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3 Possible Disadvantages Of Finger Detangling You May Not Know Of

Finger detangling is preferred by many naturals because of the benefits it offers. One such benefit is it prevents breakage when done carefully. Since you are using your fingers to detangle, you are feeling your way through your strands and carefully identifying the tangles that need to be smoothed out. Less breakage means length retention. The gentler manipulation also means that your hair becomes thicker.

However, finger detangling may also have hidden pitfalls especially if you are not careful. Finger detangling is not for everyone despite its benefits. This article on the Black Girl Long Hair blog lists three possible pitfalls of detangling hair using your fingers. Read through it to determine if finger detangling is for you and to know if you have been doing it right.

From: 3 Possible Pitfalls of Finger Detangling

1. It takes ages!

Yes, if you intend to finger detangle your hair properly then you need a comfortable chair, music or movies (plural!) and buckets full of patience. Finger detangling can take anywhere from 3 hours to a full day (with breaks) to be completed properly. Naturally, the more tangled your hair is, the longer it will take. If your hair is loosely curled or if you are just coming out of a protective style, you may reduce the time but in general, it will take ages!

2. If not done thoroughly, your hair could matt

Some naturals are not successful with finger detangling because they end up finding small matted sections or they find that when they are ready to bring out a wide tooth comb as a follow-up step, there is no real difference between the finger detangled hair and the tangled hair. Both of these scenarios tend to happen when your skill at finger detangling level is at a beginning stage or if you are impatient. Like all good things, you need to practice finger detangling until you master it. At that level you will automatically know how many sections you need to put your hair in, which product you will use on your hair for slip and estimate how well you have detangled each section or whether you need to go back over it.

3. It COULD damage your hair more than combing

If you are finger combing properly, you will be separating your curls/coils like a wishbone. Every single strand will have to defend itself from damage due to tension during detangling. This is as opposed to conditioner combing for example where strands can organize themselves into ringlets or coils where several strands of hair form a protective pack. If you are trying to work fast, are inexperienced with the right level of moisture or if you tug on the individual separated strands just a little too hard, you really CAN snap your hair and often full length or close to full length strands.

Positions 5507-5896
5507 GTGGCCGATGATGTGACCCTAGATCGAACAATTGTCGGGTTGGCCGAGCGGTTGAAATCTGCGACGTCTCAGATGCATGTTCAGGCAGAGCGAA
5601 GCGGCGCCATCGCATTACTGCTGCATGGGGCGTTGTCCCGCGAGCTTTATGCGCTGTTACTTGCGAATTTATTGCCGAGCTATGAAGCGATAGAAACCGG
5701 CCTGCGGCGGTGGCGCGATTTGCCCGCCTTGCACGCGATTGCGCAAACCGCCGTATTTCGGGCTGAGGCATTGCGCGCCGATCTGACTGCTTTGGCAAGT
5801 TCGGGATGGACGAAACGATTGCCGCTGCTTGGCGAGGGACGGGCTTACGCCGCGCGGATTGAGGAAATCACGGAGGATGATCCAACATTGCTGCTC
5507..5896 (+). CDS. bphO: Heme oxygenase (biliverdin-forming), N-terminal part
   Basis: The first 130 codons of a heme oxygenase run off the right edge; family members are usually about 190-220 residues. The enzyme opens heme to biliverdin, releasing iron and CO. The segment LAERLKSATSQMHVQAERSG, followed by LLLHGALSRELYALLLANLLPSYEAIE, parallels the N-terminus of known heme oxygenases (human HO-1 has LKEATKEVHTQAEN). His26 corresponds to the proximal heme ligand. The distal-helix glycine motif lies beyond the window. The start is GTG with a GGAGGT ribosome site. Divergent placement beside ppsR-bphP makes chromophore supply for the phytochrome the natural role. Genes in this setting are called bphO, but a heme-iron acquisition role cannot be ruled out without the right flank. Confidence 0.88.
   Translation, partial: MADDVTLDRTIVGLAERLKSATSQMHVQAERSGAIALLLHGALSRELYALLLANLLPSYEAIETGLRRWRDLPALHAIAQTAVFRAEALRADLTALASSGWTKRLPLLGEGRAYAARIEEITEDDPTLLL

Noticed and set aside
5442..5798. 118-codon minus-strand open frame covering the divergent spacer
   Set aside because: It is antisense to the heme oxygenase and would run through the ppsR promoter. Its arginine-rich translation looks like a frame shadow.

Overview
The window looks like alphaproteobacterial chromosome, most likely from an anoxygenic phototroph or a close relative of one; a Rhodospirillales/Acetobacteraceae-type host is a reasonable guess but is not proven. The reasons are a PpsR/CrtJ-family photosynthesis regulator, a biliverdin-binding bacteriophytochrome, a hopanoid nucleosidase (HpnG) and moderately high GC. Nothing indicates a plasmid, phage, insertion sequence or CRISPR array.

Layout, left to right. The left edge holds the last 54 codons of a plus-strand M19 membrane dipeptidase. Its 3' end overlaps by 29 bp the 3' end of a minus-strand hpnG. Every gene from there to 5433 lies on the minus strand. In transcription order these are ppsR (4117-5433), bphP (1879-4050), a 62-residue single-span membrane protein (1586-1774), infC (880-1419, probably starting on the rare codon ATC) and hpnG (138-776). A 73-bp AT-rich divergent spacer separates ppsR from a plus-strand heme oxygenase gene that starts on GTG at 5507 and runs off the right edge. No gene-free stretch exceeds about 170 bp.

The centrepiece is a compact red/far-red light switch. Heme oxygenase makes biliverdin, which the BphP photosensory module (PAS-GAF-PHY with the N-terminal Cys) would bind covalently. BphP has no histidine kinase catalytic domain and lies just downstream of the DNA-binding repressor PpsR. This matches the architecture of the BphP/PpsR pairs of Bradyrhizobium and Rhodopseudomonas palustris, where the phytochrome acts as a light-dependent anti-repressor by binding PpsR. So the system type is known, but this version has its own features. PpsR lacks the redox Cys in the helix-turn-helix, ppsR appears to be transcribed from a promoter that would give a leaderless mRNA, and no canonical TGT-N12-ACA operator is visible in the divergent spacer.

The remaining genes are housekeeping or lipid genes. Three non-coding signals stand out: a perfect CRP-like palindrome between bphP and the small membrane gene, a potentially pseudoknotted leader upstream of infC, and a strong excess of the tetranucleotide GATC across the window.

What is your main method of detangling your hair? How has finger detangling worked for you so far?

Author: Pamela

Comment on this articleChanging attitudes about natural hair” is what we do at Natural Haircare News. Through informative articles, podcasts and videos, we go beyond just sharing the latest advice and tips on kinky, curly, wavy haircare – We shake things up and focus on the realities of wearing our hair natural.
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2 Responses to 3 Possible Disadvantages Of Finger Detangling You May Not Know Of

  1. sandy says:

    I discovered that I had these short hangnails. My finger cuticles were tearing my hair. You can do a test to see if this is happening to you. rub your cuticles gently on the back of your opposite hand. If it is even a little bit scratchy or you feel tiny points then it’s possible you could be damaging your hair. Even the tiniest skin around your nail bed or cuticles can tear hair. Each night I apply chap lip balm to my cuticles to keep them soft. I have noticed less breakage. Who knew I was tearing my hair? So, if you do finger detangling or shampooing make sure to use the upper part of your fingers just to be on the safe side.

    • Dianne says:

      Great advice Sandy. My cuticles are ridiculously dry and my hair has gotten caught in them at times. Love the chap stick advice!
      -Dianne

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